Newspaper article The Florida Times Union

INFANT MORTALITY; Time for Action

Newspaper article The Florida Times Union

INFANT MORTALITY; Time for Action

Article excerpt

"The failure of our community to successfully address the longstanding issues of racism, poverty and socio-economic disparities is killing our babies."

That powerful statement begins the conclusion portion of a report from the Jacksonville Community Council Inc. on Duval County's high rate of infant mortality -- the death before age 1 of infants.

JCCI must be commended for taking up an issue that has not had many champions among elected leaders until recently. It is complicated, not prone to easy answers.

"The Jacksonville community is largely uninformed about the magnitude, causes and consequences of the high infant mortality rate," the report stated.

But the importance of saving lives justifies our attention.

For too long, this community did not pay sufficient attention to the county's high rates of murder, suicide and infant mortality.

Like Duval County's state-leading murder rate, Duval also leads most other metro Florida counties in infant mortality rate. Part of the reason is Duval's high proportion of African-American residents and the fact that black women are prone to higher rates of infant mortality.

MAJOR TIME COMMITMENT

The JCCI study, led by Howard Korman, included 17 informational meetings, two field trips, small group meetings in neighborhoods with high infant mortality rates and extensive interviews with nationwide experts.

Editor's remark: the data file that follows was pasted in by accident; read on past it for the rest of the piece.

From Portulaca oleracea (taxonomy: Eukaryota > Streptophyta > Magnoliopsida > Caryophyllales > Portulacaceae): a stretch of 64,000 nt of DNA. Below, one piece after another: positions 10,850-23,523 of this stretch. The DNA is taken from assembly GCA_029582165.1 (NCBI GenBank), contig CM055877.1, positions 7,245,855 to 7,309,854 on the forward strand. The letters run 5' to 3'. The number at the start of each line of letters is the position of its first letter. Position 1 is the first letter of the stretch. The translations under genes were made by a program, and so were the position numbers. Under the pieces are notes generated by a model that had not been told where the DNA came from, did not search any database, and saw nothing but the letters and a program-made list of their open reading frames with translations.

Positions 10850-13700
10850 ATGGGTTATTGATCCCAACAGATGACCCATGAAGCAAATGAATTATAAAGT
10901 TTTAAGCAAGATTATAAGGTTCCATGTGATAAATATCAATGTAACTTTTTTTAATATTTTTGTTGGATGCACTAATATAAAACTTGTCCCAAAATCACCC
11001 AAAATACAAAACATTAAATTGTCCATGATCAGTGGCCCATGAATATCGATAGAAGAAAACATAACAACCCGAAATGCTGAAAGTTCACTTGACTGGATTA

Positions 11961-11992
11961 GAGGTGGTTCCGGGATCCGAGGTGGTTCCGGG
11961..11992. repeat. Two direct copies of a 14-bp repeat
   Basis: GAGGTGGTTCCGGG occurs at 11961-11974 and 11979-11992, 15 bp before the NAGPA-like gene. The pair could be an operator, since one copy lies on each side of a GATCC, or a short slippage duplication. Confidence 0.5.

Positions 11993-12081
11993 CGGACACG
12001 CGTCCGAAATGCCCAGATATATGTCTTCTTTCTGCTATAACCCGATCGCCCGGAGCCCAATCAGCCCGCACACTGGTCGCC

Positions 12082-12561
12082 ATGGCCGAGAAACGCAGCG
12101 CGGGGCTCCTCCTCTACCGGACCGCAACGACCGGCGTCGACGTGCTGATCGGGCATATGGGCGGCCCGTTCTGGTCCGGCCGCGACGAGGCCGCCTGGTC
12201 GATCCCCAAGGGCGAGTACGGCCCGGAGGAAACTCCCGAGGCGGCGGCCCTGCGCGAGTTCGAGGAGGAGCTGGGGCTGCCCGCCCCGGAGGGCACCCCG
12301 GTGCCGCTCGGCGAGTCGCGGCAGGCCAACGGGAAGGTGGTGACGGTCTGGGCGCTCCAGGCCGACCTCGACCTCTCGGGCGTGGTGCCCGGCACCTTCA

The result is an impressive document that clearly describes the issue and offers solutions.

What we have learned is that this is not primarily a health issue. Medical care contributes to only 10 percent to 15 percent of pregnancy outcomes.

Root causes are the major issue, such as racism, poverty, poor housing, crime, education, access to medical care, drug abuse and joblessness, the group reported.

Racism? If a pregnant women is under stress, it has an impact on the birth. And studies reported by UCLA have shown that when all other factors are equal, black women have higher rates of infant mortality.

For instance, in a study of 500 pregnant active-duty women in the military, the preterm delivery rate -- the largest immediate cause of infant mortality -- was twice as high for black women as white women. Most factors were constant.

In fact, high-income black women have higher rates of infant mortality than low-income white women. …

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